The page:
The greatest of all Jewish religious holidays is Shabbat Saturday. Science could not find any similar religious tradition in any nation or religion before genesis of this great holiday. Shabbat literally means abstention from any physical work of human activity. According to the later tradition, thirty-nine forbidden jobs during Shabbat were enlisted, what in practice means that any active work is prevented.
During the seventh day of the week the Creator himself took a rest from his six-day work on creation of the world. In his book (Bereshit 2,1-3) Moses wrote:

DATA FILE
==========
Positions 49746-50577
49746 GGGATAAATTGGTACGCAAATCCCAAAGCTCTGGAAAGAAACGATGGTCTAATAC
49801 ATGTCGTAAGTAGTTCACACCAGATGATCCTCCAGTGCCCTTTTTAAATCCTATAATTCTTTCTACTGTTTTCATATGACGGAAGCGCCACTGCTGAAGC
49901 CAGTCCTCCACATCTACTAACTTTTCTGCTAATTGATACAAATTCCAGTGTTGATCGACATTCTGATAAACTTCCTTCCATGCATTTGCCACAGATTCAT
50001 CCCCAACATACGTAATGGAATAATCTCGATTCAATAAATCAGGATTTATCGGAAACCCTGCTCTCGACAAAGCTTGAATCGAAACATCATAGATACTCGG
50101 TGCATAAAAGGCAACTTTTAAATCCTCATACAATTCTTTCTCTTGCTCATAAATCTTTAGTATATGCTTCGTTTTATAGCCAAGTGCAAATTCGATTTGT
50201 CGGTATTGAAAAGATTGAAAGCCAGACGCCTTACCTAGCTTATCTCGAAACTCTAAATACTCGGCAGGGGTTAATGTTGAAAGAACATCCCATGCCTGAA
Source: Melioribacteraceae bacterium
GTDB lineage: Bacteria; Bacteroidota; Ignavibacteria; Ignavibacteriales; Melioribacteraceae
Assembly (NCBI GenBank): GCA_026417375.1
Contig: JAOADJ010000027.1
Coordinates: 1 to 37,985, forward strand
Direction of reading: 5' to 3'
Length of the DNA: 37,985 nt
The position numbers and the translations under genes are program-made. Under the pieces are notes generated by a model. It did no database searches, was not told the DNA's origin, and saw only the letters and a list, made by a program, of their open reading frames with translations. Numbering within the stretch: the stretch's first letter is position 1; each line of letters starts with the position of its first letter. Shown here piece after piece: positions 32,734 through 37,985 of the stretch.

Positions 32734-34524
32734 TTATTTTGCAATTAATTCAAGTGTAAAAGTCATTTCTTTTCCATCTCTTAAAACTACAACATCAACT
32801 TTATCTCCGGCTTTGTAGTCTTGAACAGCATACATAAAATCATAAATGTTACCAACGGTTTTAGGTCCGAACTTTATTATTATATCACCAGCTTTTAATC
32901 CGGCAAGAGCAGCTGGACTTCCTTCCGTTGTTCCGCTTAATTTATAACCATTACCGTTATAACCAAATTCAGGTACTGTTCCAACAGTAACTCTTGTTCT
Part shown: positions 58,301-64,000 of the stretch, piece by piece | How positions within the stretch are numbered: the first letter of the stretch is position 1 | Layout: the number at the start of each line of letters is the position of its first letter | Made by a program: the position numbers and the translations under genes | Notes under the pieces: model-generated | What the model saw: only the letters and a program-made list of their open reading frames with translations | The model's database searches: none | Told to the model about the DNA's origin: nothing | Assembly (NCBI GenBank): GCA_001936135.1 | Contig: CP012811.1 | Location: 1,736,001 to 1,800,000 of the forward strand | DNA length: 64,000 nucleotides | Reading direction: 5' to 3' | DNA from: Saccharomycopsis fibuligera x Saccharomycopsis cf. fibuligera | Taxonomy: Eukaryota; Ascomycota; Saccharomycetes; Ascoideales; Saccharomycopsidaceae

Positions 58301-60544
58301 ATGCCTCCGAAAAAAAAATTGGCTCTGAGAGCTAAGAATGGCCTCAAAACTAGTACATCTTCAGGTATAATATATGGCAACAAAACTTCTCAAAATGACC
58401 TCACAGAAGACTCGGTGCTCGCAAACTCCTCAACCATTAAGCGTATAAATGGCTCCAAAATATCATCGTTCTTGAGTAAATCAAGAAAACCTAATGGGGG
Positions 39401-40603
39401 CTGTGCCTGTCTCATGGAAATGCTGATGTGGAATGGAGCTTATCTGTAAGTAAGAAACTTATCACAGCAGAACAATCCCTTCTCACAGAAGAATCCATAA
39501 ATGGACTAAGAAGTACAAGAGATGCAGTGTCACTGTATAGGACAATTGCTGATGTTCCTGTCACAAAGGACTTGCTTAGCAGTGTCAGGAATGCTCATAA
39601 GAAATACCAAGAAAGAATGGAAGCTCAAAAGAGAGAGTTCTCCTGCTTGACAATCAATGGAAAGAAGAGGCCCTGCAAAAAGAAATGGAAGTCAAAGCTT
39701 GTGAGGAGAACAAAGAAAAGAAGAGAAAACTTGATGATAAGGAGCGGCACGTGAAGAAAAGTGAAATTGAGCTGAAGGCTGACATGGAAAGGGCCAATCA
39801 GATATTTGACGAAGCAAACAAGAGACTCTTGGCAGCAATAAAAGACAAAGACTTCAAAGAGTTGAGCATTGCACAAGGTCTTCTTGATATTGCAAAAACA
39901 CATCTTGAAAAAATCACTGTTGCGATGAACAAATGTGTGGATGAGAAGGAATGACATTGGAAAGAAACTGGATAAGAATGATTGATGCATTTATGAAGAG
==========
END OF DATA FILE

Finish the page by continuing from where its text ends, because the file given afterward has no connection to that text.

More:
“…Thus the heavens and the earth were finished, and all the host of them.
And on the seventh day God ended his work which he had made; and he rested on the seventh day from all his work which he had made.
And God blessed the seventh day, and sanctified it: because that in it he had rested from all his work which God created and made…”
Shabbat lasts from sunset of the sixth day (Friday) until stars appear on the Saturday evening sky, the way Jews are counting beginning and end of all other days during week. A 24-hour celebration is ended with a special ritual on mocae Shabbat coming out of Saturday, when sacred things are separated from civil, secular.
E. Werber: Introduction to Jewish Religion